We've all had that reaction when seeing that a certain patent was issued – "how the hell did they get a patent on that?". Well now we can have fun outing those ridiculous patent applications before they get issued.
Ask Patents is a new Stack Exchange site launching today that allows anyone to participate in the patent examination process. It’s a collaborative effort, supported by Stack Exchange, the US Patent and Trademark Office, and the Google Patent Search team. It’s very exciting, because it is opening up a process that has been conducted behind closed doors for over 200 years.
I don't really need to discuss how badly our patent process is broken to here. We've discussed it ad naseum.
What we can and should discuss is how an open collaborative crowd based approach to patent examination can improve the process. I am hopeful that it will. And I am thrilled that the USPTO opted to partner with Stack Exchange to run this process. Stack's sites, rules, and processes take a bit of getting used to. They are geeky for sure. But they produce very high quality collaborative debates on questions with definitive answers that the community resolves and the quality of the results they get from this process is extremely high.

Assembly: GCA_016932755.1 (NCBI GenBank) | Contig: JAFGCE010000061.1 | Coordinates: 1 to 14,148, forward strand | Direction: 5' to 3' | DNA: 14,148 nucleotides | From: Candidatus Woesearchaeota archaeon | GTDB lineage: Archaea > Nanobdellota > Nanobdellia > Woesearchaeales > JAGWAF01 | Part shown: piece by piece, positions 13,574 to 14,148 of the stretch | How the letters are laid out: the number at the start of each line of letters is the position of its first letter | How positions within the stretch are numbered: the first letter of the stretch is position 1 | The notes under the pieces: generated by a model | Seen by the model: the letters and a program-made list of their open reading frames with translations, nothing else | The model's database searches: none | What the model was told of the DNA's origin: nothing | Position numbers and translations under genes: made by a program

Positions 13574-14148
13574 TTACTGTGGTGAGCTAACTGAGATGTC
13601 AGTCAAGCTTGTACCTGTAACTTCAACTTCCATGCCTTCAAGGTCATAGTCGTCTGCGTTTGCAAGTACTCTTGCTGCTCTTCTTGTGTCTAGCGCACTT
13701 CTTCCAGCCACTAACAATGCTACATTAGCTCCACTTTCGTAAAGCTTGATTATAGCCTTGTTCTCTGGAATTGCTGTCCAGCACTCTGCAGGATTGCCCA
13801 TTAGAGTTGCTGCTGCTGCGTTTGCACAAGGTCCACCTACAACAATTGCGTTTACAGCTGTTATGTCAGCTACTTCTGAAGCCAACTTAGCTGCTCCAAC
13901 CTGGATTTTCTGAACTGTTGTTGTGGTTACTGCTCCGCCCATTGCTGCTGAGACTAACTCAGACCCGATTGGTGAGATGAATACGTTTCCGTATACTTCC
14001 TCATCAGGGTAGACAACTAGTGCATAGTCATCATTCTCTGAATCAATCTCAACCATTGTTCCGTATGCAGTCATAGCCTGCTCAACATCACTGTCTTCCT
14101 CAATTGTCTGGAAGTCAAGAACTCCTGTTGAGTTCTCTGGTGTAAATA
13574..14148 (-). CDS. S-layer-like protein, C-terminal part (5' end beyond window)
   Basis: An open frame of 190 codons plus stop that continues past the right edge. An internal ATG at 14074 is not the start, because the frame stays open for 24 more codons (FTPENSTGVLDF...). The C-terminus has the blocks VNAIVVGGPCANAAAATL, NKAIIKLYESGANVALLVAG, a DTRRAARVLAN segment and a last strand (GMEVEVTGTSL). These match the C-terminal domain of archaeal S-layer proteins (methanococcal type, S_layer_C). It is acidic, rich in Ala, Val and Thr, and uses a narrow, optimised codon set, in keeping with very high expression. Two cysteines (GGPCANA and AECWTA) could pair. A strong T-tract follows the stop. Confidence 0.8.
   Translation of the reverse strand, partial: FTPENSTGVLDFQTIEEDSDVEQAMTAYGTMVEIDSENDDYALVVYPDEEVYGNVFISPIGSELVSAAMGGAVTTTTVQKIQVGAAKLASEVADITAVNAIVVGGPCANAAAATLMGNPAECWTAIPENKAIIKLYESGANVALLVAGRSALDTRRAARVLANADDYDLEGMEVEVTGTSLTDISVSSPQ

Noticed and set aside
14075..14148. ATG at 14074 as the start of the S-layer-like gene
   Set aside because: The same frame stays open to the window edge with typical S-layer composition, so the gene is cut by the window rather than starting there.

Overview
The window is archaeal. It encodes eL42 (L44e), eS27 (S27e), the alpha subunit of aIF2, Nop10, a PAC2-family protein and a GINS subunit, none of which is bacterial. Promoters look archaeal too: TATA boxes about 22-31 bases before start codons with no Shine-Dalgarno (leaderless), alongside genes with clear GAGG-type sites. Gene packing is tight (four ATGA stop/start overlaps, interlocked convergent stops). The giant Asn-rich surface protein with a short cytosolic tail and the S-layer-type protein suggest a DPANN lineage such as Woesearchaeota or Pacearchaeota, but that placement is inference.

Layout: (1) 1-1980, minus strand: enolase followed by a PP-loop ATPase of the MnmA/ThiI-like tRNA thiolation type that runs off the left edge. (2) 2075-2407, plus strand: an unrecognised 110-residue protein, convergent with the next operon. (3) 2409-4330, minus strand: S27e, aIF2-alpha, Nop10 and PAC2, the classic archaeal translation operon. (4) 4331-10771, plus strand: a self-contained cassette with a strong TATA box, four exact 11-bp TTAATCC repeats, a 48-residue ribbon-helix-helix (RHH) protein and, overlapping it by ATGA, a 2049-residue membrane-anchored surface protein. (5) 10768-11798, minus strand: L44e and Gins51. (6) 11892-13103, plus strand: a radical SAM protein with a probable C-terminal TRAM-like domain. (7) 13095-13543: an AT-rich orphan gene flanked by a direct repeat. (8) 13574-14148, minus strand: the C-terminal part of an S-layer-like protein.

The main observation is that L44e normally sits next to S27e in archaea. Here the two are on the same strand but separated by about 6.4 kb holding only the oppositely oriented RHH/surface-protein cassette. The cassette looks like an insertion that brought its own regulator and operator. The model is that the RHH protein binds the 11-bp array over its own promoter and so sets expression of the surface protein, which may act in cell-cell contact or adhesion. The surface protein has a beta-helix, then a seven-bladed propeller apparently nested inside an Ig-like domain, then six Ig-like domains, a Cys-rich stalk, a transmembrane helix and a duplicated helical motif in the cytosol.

This is not like asking the Yahoo Answers community to do patent examination. That would be laughable. This is a much more serious effort, based on "prior art". Joel explains:
Ask Patents is a collaborative effort, neatly tagged by keywords and classification, and searchable by patent application number. It is inspired by a research project called Peer To Patent, run out of New York Law School. That pilot project, created by Professor Beth Noveck, proved very successful at identifying prior art that the USPTO wouldn’t otherwise have known about.
So instead of our regular fun friday routine, I'm asking everyone to go spend a few minutes on Ask Patents and see if you might enjoy becoming a part time patent examiner yourself. I am headed there now.